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New ‘Duty to Report’ data shows large firms still paying a quarter of all invoices late PDF Print E-mail
Thursday, 25 January 2018
More than a quarter of all invoices are being paid late, according to new official statistics, leaving small businesses struggling for cash. 

The average reported time to pay was 38.97 days with just over half (51.71%) paid within 30 days. A third (33.02%) were paid between 31 and 60 days, and 15.25% were paid later than 60 days. The most troubling statistic, however, is that more than a quarter (27.26%) were paid beyond the agreed terms.

The figures, produced exclusively for the Chartered Institute of Credit Management (CICM) by Graydon, the credit information and data intelligence business, stem from the new Payment Practices Reporting Regulations that oblige larger firms with a ‘Duty to Report’ their payment performance. The first tranche, which includes such names as Stagecoach Services, Center Parcs, and The Carphone Warehouse, had to report by 30 November 2017.

Philip King, Chief Executive of the CICM, says a snapshot of these firms reveals some alarming trends: “The biggest issue for many SMEs is not the length of payment terms but the certainty that payment will arrive when they expect it. Often, payment of a large supplier, the rent, or the wages are dependent on a large invoice being paid.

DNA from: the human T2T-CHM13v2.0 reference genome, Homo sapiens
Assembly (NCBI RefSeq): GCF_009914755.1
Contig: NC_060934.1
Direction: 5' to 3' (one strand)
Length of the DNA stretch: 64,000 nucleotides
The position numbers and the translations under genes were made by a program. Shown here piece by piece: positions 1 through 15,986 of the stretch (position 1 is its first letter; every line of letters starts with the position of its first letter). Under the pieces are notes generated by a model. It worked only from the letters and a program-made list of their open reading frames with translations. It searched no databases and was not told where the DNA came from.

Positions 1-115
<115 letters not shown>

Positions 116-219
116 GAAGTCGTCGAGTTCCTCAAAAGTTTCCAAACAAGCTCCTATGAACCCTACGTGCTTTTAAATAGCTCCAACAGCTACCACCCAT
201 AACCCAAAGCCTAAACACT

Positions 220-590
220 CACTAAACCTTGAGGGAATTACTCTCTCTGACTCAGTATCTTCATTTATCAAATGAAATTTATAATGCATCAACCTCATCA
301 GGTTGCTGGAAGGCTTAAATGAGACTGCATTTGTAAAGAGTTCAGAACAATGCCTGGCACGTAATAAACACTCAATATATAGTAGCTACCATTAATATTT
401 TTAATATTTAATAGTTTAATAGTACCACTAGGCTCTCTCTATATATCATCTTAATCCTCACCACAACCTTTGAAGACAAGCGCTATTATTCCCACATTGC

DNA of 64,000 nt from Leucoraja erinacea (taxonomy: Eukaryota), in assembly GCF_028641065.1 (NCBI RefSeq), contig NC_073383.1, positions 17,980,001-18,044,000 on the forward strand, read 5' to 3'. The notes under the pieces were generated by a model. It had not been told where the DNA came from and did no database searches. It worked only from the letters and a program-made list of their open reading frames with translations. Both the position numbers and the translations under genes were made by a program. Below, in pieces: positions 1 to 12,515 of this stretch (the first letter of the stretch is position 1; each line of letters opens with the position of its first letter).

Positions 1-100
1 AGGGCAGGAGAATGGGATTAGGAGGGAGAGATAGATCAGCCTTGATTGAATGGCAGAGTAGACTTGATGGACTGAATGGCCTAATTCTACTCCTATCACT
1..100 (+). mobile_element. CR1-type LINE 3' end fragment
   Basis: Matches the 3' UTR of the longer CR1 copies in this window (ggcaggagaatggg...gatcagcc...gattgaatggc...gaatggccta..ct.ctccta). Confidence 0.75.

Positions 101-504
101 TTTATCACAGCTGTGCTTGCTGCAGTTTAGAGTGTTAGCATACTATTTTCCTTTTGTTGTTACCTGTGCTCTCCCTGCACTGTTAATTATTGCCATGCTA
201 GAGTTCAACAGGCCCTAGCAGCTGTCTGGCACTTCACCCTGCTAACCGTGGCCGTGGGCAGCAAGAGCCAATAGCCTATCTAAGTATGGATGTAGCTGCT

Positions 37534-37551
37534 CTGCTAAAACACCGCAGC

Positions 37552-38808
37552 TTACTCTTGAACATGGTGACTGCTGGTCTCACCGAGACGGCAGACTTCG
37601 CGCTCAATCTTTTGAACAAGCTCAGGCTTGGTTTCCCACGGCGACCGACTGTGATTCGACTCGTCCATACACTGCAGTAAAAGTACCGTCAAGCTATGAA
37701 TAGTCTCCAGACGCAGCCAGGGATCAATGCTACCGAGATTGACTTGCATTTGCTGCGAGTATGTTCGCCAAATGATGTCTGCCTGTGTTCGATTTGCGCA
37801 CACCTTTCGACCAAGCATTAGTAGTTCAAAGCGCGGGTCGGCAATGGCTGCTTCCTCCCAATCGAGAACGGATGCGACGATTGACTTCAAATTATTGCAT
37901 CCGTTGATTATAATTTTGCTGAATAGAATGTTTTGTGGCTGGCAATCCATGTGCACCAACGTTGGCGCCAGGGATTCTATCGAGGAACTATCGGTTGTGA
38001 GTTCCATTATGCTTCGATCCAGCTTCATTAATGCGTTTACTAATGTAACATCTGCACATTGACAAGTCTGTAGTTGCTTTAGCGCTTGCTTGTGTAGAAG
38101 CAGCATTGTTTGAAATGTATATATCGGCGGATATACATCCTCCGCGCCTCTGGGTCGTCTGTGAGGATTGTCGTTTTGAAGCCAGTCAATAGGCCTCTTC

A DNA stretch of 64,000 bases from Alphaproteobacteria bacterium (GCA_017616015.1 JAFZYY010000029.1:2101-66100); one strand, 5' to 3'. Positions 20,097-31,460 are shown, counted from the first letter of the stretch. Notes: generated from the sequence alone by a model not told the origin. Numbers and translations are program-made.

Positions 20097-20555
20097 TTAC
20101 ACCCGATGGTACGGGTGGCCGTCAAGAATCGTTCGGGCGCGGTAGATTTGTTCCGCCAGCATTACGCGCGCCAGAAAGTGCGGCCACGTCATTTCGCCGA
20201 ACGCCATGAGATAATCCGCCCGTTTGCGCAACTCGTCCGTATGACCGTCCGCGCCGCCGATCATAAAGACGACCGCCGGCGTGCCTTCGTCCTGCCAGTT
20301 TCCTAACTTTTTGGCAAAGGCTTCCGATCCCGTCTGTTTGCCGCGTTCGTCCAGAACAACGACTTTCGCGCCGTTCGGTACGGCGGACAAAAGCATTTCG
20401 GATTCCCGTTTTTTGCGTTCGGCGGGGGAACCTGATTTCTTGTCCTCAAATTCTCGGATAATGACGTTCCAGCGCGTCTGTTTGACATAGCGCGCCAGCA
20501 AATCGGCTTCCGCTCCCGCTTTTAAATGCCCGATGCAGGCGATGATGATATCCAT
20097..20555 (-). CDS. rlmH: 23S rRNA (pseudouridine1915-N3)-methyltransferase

“If more than a quarter of invoices are being paid late then the suppliers are seeing a hole in their cashflow which is worrying, at best, and can be catastrophic. For many small businesses, it’s about more than just the balance sitting in the current account.”

Mr King warns, however, that the figures do not always tell the whole story: “One company, for example, reports that zero invoices are paid late - which must be a good sign - yet the average time to pay is 69 days, and only 7% of invoices are paid within 30 days, which is far less encouraging. Its maximum contractual payment terms are 75 days.

“Contrast that figure with another company that reports paying 57% of invoices outside the agreed terms, yet 52% within 30 days, 28% between 31 & 60, and 20% over 60 days. Its average time to pay is 56 days. Which company is the better bet? How you interpret these figures is dependent on your point of view and what is most important to you.

“It is easy to draw conclusions that might be misleading – both good and bad. Sometimes you need to read between the lines.”

Mr King believes that the new Government portal ( where all such future information will be available should help SMEs adopt best-practice credit management and get a more informed picture of who they are doing business with: “They can go into the relationship with their eyes open and, if the terms being sought are out of line with those reported, they will have good reason to push back and ask why they are being treated less favourably.”

The Payment Practices Reporting Regulations came into effect on 1 April 2017. Eventually, all of the approximately 15,000 large companies will be obliged to report on a half-yearly basis.

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